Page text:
PureLiFi prepares for LiFi technology trial in Singapore

LiFi-X is the first high-speed LiFi dongle. (Image: pureLiFi)

Edinburgh, Scotland-based PureLiFi is on a roll, making its debut at London’s LuxLive with a demo of a live LiFi, or light fidelity, internet connection—a first of its kind for the conference—as well as getting new funding from a Singaporean firm and inking a deal with Singapore’s government to conduct joint LiFi trials.

At the LuxLive event, the audience saw video content played via a LiFi internet connection. The LiFi system was connected via USB to a tablet. When pureLiFi COO Harald Burchardt stood underneath the Power over Ethernet adapted stage lights, a network was quickly detected, according to a CE-Pro Europe article. 

LiFi uses light to transmit data wirelessly, and while PureLiFi says it can be used to turn every light in an office, home, car or even streetlight into a wireless Internet access point, it is not trying to unseat Wi-Fi. During his talk in the IoT Arena at LuxLive, Burchardt commented that he does not consider Li-Fi to be a replacement to Wi-Fi, but wished it instead to be viewed as a, “secure extension to already available layers of communication,” Lux Review reported.

Professor Harald Haas, CSO of PureLiFi and professor of mobile communications at the University of Edinburgh, was recognized as the “father of LiFi” after introducing the technology to the world at a TED Global talk in 2011, where he demonstrated light fidelity for the first time and coined the term LiFi. He co-founded PureLiFi, which in 2016 launched its first LiFi dongle—LiFi-X—and integrated LiFi luminaire.

Last month, the company said it has been working closely with Singapore’s Info-communications Development Media Authority (IMDA) to trial its emerging technology in the sovereign city-state. The IMDA agreed to facilitate LiFi trials by removing some of the regulatory barriers, marking what PureLiFi describes as a global first that has the potential to enhance Singapore’s competitiveness with the advent of 5G and the Internet of Things. Singaporean investment firm Temasek also invested an undisclosed sum in PureLiFi.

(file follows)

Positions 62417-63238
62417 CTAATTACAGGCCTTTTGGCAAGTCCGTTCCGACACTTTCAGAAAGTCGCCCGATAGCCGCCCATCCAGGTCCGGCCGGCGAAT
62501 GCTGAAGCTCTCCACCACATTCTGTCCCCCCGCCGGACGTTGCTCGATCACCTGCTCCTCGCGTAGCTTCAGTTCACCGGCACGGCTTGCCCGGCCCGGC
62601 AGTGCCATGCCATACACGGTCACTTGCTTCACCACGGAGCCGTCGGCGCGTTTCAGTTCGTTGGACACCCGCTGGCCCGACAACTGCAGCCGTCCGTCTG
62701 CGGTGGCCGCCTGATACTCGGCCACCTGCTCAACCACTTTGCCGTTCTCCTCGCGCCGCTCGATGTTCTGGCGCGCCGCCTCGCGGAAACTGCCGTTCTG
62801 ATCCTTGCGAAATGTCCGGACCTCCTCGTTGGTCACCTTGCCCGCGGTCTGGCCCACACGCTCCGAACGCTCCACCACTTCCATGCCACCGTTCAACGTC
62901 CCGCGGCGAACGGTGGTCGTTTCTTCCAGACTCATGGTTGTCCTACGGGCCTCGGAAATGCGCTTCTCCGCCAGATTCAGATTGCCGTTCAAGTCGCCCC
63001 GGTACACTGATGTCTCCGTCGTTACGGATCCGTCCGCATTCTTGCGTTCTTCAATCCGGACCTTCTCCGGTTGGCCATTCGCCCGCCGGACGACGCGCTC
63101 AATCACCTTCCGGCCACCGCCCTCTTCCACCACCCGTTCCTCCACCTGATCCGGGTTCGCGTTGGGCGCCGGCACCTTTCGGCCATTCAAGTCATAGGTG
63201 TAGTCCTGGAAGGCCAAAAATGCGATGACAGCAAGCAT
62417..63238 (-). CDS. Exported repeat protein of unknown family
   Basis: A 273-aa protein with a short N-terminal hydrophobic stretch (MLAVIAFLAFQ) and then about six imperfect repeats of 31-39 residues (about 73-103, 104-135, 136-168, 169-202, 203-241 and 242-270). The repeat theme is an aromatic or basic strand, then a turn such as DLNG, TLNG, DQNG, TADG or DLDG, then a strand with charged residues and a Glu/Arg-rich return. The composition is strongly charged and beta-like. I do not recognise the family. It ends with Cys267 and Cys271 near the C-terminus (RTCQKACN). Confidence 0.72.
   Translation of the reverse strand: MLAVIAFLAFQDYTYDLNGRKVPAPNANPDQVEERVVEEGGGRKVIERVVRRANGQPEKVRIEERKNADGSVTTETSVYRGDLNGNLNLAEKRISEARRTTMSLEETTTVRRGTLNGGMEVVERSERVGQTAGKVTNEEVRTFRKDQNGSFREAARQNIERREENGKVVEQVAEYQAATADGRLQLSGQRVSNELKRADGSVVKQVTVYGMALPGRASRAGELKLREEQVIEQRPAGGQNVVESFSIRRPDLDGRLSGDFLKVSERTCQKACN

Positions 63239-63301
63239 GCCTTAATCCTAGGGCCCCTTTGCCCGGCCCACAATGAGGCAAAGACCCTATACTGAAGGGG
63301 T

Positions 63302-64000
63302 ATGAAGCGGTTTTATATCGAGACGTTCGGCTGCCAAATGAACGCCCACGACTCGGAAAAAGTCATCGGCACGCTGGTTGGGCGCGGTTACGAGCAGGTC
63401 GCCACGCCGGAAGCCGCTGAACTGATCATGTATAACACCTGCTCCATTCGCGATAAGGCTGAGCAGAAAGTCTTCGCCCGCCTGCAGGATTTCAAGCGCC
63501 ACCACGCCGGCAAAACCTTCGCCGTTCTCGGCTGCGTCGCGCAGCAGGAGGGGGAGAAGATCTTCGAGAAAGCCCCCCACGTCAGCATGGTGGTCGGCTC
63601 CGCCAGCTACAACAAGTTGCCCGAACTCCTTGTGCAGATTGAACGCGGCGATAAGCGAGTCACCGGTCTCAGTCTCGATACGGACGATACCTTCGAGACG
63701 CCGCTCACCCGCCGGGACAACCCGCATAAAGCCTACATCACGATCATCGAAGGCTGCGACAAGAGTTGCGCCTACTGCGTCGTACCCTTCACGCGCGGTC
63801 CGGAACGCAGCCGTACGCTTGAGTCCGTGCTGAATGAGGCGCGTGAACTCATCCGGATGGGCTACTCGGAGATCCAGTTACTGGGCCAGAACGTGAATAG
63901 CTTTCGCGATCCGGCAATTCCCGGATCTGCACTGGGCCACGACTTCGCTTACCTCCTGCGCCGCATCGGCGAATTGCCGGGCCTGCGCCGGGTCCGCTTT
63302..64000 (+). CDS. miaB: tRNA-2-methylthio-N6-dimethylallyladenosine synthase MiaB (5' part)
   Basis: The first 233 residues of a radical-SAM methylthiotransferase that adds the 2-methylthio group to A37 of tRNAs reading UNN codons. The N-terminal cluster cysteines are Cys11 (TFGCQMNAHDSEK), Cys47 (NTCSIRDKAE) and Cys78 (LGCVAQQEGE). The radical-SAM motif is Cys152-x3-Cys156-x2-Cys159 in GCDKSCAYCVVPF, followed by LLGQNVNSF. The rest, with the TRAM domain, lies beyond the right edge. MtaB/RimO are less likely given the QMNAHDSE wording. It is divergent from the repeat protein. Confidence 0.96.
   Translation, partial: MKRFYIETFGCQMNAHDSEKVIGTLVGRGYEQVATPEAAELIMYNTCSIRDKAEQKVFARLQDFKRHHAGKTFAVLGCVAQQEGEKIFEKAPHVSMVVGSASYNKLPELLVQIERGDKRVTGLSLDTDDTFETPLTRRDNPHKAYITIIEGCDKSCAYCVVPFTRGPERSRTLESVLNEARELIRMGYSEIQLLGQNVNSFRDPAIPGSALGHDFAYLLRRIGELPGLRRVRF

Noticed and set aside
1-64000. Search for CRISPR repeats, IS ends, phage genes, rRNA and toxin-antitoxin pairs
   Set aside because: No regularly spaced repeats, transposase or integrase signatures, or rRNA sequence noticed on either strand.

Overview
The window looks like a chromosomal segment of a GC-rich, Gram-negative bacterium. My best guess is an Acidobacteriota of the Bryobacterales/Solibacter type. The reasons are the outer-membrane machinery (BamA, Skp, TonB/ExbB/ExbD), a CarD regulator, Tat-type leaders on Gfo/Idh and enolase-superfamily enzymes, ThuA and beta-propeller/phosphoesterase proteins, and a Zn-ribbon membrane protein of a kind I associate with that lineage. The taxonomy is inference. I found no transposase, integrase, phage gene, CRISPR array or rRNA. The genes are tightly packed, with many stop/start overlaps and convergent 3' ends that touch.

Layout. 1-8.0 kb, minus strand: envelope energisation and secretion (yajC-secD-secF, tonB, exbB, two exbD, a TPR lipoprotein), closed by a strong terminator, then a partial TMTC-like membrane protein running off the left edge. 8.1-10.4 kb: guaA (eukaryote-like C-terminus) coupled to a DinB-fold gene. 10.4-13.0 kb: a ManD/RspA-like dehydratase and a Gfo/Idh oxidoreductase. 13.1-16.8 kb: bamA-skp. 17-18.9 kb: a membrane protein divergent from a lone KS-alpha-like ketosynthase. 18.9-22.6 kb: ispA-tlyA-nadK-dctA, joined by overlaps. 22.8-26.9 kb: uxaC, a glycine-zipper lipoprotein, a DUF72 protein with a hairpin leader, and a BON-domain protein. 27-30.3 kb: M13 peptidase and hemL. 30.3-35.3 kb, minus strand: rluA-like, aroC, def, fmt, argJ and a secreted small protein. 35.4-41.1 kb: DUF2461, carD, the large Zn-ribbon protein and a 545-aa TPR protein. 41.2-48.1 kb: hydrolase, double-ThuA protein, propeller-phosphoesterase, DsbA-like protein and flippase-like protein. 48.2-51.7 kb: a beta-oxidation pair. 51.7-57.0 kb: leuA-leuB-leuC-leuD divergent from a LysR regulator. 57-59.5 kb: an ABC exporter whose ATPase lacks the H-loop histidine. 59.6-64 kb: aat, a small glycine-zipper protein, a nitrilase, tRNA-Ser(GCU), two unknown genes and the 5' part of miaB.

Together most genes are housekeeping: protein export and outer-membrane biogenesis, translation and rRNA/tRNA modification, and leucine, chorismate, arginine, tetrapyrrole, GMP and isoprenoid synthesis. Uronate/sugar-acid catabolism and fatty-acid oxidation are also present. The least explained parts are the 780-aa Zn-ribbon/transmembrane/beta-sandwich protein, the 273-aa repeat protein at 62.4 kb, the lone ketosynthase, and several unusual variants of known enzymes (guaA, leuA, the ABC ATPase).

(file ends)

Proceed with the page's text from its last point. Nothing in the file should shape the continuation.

IMDA, which issued a formal invitation for companies to conduct LiFi trials in Singapore, has said that LiFi could deliver potentially higher capacity throughput of up to 1 Gbps while alleviating demand for radio spectrum. Potential use cases include home and enterprise networking to complement the existing networks such as mobile and Wi-Fi networks, providing an additional boost in the capacity; and location-based services, with LiFi opening up advertising and navigational opportunities for businesses, where users of LiFi-enabled mobile devices can receive relevant information based on their locations.

RELATED: Analysts: Apple's pursuit of Li-Fi would require entire new ecosystem

Reports surfaced earlier this year that Apple appeared ready to include a LiFi capability in future versions of the iPhone after versions of iOS code were found to contain references to LiFi. Beginning with iOS 9.1, the operating system's library cache file makes mention of "LiFiCapability" along with other hardware and software capability declarations.  

When pressed at LuxLive, both Burchardt and another senior member of the PureLiFi team, Nikola Serafimovski, remained tight lipped on whether or not Apple had any plans to jump on the technology and include it in a future iPhone model, according to Lux Review.